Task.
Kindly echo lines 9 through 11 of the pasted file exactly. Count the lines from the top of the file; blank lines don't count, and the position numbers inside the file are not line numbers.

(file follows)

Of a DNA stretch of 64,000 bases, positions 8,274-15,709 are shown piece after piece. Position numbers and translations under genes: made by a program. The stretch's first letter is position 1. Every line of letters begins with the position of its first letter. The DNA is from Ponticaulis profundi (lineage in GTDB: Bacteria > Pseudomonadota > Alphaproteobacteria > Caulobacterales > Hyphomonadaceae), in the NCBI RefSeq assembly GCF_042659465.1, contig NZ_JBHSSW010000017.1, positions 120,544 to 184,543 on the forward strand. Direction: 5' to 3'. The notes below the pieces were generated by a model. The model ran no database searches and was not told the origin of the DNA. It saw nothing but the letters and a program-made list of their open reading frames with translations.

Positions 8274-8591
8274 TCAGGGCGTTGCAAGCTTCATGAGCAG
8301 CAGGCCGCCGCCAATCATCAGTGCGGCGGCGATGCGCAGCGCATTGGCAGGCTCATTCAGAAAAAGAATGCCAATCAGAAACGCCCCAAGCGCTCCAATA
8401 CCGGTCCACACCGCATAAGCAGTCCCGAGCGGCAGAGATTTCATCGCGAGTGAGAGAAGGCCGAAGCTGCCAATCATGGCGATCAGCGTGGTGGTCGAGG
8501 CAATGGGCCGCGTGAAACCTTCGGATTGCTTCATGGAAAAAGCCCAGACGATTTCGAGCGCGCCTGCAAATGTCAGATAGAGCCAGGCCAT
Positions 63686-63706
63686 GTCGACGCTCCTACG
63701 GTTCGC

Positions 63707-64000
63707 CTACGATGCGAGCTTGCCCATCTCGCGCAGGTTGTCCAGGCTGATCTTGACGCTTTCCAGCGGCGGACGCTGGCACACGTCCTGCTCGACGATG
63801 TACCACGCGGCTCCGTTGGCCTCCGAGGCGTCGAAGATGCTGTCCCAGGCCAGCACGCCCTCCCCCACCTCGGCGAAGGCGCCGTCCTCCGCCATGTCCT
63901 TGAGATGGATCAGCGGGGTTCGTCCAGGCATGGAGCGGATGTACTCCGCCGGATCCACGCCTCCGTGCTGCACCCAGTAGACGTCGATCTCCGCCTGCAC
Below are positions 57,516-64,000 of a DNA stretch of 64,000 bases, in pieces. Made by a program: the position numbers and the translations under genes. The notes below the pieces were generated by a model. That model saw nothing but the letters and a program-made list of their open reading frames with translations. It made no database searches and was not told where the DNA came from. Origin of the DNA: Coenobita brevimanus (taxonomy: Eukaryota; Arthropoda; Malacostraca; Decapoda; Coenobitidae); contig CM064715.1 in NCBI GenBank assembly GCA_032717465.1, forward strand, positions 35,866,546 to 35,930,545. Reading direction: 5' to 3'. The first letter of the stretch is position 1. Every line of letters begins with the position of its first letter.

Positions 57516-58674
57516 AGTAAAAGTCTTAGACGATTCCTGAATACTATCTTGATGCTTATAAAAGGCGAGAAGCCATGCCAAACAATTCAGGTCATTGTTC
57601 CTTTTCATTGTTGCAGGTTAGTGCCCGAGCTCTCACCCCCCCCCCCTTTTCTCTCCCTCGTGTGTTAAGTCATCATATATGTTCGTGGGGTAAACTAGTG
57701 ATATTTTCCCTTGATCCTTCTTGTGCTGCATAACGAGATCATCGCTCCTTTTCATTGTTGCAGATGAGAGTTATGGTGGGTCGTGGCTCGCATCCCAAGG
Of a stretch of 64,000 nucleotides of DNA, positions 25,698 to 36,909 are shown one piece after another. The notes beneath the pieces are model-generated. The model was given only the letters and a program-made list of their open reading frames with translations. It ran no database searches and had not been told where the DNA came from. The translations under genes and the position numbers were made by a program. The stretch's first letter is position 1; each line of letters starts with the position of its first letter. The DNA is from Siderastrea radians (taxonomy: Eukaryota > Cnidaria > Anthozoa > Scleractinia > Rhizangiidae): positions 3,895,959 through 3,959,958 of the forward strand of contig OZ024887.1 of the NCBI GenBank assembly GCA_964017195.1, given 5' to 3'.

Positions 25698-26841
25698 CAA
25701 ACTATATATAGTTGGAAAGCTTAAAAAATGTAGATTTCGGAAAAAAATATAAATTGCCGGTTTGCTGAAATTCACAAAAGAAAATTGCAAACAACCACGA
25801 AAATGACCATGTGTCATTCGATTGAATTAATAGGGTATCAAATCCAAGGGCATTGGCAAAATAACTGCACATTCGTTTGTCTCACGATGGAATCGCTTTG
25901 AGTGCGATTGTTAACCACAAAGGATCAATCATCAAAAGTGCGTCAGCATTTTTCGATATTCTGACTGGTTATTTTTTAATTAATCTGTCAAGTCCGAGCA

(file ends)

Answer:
63701 GTTCGC

Positions 63707-64000
63707 CTACGATGCGAGCTTGCCCATCTCGCGCAGGTTGTCCAGGCTGATCTTGACGCTTTCCAGCGGCGGACGCTGGCACACGTCCTGCTCGACGATG